The key to unlocking an agroecological revolution? Foster a culture of co-innovation
The climate, nature and health crises necessitate a seismic change in the way we produce food and manage land. Tackling such major societal challenges requires a sophisticated approach involving a diverse range of collaborators to address multiple goals.
Bringing farmers and growers into innovation is central to LIAISON
To create new systems and approaches we require new innovation models.
Farmers and grower must be at the heart of projects bringing stakeholders together from across value chains to collaborate to find robust, evidenced and scalable solutions. Understanding the keys to success when working in this way is what the EU H2020 funded project LIAISON set out to understand and promote. As a partner in the project the Soil Association has, and will continue to use, the findings to help us plan and deliver an ambitious programme of activity to support a transition to agroecology by 2030 and in this article we share our key take out messages.
The role of farming in the climate, nature, and health crises
Intensive farming practices have been recognised as key drivers of the climate emergency and biodiversity crises. However, food production and farming systems can change and, rather than contribute to these global problems, help tackle the climate, nature, and health crises while still supporting thriving economies. But to do so by 2030 requires a fast-paced transition towards agroecology and sustainable diets, which must include collaboration a central driver.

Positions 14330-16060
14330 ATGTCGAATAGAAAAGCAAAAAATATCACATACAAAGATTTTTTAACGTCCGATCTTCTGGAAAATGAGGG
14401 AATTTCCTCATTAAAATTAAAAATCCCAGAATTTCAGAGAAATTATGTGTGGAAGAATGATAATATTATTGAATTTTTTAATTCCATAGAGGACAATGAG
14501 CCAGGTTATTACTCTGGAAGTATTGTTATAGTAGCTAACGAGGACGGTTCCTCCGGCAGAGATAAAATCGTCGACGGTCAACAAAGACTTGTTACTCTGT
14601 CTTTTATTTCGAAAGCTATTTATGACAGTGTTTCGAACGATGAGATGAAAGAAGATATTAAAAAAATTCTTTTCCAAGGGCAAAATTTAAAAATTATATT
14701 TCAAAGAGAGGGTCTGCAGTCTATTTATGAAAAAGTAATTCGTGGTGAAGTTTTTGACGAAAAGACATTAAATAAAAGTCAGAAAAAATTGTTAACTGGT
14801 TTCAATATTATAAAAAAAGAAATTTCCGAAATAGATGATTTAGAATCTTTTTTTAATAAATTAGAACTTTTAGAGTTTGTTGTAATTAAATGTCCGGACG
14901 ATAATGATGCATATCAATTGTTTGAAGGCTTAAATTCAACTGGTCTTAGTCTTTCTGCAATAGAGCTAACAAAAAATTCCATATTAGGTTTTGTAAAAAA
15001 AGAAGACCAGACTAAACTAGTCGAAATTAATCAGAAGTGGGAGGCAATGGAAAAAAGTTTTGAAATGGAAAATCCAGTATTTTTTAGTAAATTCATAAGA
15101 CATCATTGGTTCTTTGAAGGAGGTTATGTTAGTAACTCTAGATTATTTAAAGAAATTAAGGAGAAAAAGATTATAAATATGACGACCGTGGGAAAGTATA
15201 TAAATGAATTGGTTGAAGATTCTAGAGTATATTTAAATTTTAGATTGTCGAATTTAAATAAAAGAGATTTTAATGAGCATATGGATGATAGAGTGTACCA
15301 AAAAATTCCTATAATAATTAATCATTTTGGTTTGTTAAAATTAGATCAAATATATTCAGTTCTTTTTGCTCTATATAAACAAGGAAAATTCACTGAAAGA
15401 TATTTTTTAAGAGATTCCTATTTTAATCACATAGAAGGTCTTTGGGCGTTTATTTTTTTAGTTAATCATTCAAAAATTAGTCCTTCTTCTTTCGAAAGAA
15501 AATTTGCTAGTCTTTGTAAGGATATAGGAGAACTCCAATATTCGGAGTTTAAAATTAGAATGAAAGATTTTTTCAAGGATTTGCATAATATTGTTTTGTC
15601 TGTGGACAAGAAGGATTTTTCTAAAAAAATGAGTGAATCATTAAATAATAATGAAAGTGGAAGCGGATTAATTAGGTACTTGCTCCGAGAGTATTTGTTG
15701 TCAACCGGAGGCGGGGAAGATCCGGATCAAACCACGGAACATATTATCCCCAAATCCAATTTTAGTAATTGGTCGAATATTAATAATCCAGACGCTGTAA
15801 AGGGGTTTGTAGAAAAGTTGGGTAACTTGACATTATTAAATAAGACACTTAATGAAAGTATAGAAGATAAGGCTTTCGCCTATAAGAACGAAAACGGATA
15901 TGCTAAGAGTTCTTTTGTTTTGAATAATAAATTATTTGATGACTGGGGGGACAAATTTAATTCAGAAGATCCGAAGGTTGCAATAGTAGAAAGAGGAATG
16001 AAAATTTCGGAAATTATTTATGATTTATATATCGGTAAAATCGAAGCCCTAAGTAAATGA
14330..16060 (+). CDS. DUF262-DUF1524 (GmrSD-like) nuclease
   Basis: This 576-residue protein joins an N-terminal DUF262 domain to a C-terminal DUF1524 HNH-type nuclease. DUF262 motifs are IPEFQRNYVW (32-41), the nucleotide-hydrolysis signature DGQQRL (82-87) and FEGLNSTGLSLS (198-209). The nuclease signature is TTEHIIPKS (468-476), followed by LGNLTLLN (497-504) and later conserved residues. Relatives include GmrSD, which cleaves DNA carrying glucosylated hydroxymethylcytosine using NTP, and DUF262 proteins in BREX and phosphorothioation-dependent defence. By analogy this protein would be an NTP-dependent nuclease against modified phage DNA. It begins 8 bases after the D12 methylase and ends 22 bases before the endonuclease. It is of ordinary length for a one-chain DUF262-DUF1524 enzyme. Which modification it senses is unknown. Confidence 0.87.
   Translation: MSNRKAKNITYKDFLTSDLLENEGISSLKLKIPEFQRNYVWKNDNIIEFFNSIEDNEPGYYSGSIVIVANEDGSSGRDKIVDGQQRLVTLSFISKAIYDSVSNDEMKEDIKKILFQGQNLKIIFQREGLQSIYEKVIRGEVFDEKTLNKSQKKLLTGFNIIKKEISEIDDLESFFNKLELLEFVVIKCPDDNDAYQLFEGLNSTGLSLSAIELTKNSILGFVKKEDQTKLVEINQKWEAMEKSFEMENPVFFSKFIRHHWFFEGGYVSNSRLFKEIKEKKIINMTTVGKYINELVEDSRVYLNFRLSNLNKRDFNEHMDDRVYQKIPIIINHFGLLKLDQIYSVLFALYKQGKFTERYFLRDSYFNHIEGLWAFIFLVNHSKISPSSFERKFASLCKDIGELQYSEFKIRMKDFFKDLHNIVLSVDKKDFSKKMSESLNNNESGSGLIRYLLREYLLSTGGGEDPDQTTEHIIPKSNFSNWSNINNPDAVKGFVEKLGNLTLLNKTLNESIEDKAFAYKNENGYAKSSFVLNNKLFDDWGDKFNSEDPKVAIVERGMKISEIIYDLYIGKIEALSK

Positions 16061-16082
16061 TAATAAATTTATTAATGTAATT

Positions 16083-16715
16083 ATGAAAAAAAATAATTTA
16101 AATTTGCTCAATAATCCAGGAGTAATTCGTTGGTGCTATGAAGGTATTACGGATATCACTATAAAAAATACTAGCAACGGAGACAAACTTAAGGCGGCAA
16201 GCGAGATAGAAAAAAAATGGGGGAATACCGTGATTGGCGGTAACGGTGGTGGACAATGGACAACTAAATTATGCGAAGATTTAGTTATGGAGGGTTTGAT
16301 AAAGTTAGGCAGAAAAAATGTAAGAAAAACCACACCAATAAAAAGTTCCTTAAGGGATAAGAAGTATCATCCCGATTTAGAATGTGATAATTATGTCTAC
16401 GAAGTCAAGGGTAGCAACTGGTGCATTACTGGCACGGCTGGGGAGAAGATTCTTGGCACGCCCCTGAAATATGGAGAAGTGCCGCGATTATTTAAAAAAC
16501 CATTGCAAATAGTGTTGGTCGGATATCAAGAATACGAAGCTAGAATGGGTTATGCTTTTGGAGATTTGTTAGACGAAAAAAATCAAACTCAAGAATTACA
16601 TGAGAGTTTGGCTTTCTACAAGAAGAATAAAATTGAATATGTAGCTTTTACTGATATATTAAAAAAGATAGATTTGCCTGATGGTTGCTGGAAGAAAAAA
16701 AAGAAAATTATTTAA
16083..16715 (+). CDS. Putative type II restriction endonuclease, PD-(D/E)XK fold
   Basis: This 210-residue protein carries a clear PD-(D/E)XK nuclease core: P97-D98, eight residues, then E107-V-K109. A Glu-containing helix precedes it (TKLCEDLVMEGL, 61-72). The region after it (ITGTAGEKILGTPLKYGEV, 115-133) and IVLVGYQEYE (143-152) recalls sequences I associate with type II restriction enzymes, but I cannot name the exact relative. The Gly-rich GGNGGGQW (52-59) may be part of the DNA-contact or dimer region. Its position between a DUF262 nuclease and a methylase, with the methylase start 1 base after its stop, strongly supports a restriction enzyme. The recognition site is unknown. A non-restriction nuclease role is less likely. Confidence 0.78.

‘Multi-actor’ collaboration drives innovation
For such a complex shift to happen we need to innovative differently. We need to move away from models where “research is the source of knowledge, together with ‘top down’ extension and education”, with end-users (farmers and growers) the passive recipients of the solutions. Instead, we need to embrace innovation developed by groups of collaborators from different backgrounds and disciplines (farmers and growers, policymakers, researchers, citizens and any interested stakeholders) working together, exploring complex problems and developing wide-ranging solutions collaboratively that support a systemic change.
This model (known as interactive innovation through multi-actor partnerships) is ideal to find the solutions that characterise agroecological systems
LIAISON’s research …
The multi-actor LIAISON project (Better Rural Innovation: Linking Actors, Instruments and Policies through Networks) has been studying ways of speeding up innovation in agriculture, forestry and related sectors by “unlocking the potential of ‘working in partnership for innovation’”. The focus has been on examining why some partnerships manage to effectively organise themselves, capture and nurture new ideas and create new solutions, while others struggle to fully realise their ambitions.
… Soil Association’s experience